March 21st, 2012
Wavy Line Sweater by Sarah Dallas
Around 225g Grignasco Bambi in total, using light blue, chocolate brown and cream
3.75mm and 4.5mm needles
Start: April 2011
Finish: March 2012
Modifications: added about half a repeat (20 rows) to the body, adjusted stripes on sleeves to match
Huzzah, Wavy Line is finished and I’m pleasantly surprised by how much I like it! It doesn’t feel like it’s been a WIP for nearly a year, but Ravelry says I started it in April 2011, so it must be so. It was one of those projects that I worked on in dribs and drabs; projects that use four colours aren’t particularly conducive to commute knitting so it had to stay at home for the most part.
Over the last few years, I’ve managed to collect quite a few different colours of Grignasco Bambi. This pattern was a good way to put a dent in the collection. It took a bit of mixing and matching to come up with a combination of four colours that weren’t too loud, but I think I succeeded.
One of the drawbacks of using four colours in a pattern is all the ends it generates. I know I made work for myself by only carrying the two main colours, light blue and chocolate brown, up the side, but I felt that carrying all four colours could affect the tension on one side and make it a bit bulky. These are only some of the ends that needed to be woven in:
I didn’t keep a count of how many ends there were in total and I’m glad I didn’t. If I’d known how many ends needed to be woven in before I started, it’d probably still be unfinished. Sometimes it’s best just not to know.
The fit is a bit different to what I expected but I’m still happy with it. As I was knitting it up, I imagined wearing it with pencil skirts, but now that it’s finished and gone through the process of being tried on with other things from my wardrobe, I think it looks better with A-line and fuller skirts. The fit around the armpits is a little funny because of the unusual construction of the sleeves and armscyes. There is only a little bit of shaping at the very top of the sleeve and all armhole stitches are cast off in one lot, rather than gradually. This construction made setting the sleeves really easy, but the fit was probably not as good as a more traditional set in sleeve.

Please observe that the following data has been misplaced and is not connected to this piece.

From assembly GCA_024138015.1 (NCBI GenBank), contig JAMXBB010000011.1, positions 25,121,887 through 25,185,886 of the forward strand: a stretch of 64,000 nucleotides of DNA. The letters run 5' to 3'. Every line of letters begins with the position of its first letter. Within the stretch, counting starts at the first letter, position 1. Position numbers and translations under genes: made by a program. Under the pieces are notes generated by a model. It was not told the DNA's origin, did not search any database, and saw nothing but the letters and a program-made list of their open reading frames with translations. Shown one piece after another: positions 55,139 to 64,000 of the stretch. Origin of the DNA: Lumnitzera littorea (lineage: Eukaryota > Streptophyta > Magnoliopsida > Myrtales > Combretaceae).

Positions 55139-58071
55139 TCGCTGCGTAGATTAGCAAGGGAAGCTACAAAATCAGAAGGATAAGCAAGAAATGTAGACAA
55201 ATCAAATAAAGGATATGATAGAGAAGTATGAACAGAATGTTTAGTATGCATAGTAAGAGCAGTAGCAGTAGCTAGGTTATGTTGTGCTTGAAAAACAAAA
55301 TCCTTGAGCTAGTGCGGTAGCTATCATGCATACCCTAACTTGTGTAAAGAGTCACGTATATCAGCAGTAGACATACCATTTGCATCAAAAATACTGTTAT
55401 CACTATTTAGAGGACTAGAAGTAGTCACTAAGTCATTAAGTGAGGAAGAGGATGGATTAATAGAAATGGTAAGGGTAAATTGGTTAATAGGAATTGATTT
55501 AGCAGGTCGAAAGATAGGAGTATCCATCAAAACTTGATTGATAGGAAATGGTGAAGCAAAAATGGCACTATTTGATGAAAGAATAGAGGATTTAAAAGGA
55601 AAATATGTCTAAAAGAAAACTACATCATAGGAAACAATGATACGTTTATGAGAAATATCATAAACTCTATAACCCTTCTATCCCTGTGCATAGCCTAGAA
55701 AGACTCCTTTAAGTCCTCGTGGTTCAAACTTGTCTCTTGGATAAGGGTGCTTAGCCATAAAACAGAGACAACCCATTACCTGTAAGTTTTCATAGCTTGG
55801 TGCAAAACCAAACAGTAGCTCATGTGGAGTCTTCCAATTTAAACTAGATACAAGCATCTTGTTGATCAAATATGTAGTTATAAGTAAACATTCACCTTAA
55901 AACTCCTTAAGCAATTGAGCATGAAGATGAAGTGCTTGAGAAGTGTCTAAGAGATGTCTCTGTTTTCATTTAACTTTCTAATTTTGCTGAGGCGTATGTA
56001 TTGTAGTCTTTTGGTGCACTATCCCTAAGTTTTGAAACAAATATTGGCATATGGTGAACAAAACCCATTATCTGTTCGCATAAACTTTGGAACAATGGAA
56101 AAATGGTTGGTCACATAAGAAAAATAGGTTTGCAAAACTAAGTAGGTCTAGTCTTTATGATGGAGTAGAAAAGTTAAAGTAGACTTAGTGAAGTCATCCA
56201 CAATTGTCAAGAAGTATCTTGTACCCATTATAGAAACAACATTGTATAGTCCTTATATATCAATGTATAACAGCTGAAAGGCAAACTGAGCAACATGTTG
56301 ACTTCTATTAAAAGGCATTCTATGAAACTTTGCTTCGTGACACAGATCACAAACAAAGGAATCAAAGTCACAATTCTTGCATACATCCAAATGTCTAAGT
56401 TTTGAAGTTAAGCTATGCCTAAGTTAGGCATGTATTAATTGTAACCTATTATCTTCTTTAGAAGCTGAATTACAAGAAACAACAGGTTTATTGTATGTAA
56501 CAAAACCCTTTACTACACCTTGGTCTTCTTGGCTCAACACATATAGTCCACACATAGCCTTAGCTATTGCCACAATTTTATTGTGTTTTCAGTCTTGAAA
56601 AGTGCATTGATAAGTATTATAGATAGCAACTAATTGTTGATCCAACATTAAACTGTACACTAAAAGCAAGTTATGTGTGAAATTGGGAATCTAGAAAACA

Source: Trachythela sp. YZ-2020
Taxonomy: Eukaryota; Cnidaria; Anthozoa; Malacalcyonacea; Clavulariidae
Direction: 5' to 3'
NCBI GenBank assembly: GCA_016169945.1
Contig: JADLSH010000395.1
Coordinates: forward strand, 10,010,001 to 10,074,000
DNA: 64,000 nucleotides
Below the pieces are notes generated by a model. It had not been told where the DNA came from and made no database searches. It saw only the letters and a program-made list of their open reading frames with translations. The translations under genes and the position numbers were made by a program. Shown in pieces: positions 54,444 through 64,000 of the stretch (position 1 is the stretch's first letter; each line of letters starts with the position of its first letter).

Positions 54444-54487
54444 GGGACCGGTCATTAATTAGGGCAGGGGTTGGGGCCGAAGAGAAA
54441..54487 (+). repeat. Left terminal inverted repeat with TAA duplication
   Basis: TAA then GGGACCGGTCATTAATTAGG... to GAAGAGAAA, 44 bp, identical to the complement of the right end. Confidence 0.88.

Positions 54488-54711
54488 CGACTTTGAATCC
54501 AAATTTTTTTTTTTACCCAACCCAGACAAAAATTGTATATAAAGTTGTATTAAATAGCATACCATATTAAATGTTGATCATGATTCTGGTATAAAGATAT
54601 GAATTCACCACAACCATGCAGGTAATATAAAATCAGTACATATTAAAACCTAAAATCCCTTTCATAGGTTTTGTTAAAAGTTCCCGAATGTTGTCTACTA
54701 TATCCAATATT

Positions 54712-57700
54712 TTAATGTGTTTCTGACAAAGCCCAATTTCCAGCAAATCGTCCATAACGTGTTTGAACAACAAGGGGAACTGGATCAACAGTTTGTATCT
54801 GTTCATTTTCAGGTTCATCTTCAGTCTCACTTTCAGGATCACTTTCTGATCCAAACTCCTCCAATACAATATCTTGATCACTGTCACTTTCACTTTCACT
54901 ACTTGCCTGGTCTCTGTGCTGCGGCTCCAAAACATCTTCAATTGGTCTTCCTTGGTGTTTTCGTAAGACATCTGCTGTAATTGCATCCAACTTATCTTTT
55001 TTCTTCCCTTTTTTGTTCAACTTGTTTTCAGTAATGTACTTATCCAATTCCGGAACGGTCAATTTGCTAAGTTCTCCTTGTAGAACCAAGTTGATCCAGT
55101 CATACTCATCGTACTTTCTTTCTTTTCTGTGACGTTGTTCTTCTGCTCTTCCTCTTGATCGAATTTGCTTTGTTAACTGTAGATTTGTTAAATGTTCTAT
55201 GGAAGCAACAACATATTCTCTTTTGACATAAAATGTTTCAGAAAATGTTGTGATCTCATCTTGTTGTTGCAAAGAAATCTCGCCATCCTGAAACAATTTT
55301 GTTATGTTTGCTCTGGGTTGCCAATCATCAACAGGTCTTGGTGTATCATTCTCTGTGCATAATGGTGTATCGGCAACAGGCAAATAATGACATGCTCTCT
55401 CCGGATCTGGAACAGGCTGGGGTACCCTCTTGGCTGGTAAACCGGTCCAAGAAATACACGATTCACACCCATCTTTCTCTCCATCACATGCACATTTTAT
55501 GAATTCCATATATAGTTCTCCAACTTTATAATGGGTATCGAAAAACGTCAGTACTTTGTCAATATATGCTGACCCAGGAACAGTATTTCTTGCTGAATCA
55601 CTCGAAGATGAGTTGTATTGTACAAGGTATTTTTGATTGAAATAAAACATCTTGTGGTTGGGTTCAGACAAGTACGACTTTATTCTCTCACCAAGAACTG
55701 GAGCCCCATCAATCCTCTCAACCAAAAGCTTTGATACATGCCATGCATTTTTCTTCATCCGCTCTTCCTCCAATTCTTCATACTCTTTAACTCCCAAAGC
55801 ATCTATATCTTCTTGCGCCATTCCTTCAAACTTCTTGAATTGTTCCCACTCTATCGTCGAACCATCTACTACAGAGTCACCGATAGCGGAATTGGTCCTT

If you are considering knitting this pattern, I highly recommend checking out this great post comparing the two patterns. It gives a really good rundown of the pros and cons of each pattern. For what it’s worth, I found the Sarah Dallas Vintage Knits version of this pattern pretty clear and easy to follow. It had a pretty big drawback in that the pattern only came in one size, but luckily it was the right size for me. It wasn’t the most enjoyable project I’ve worked on, but I’m pretty happy with the result and I can move onto another WIP that’s been kicking around for far too long…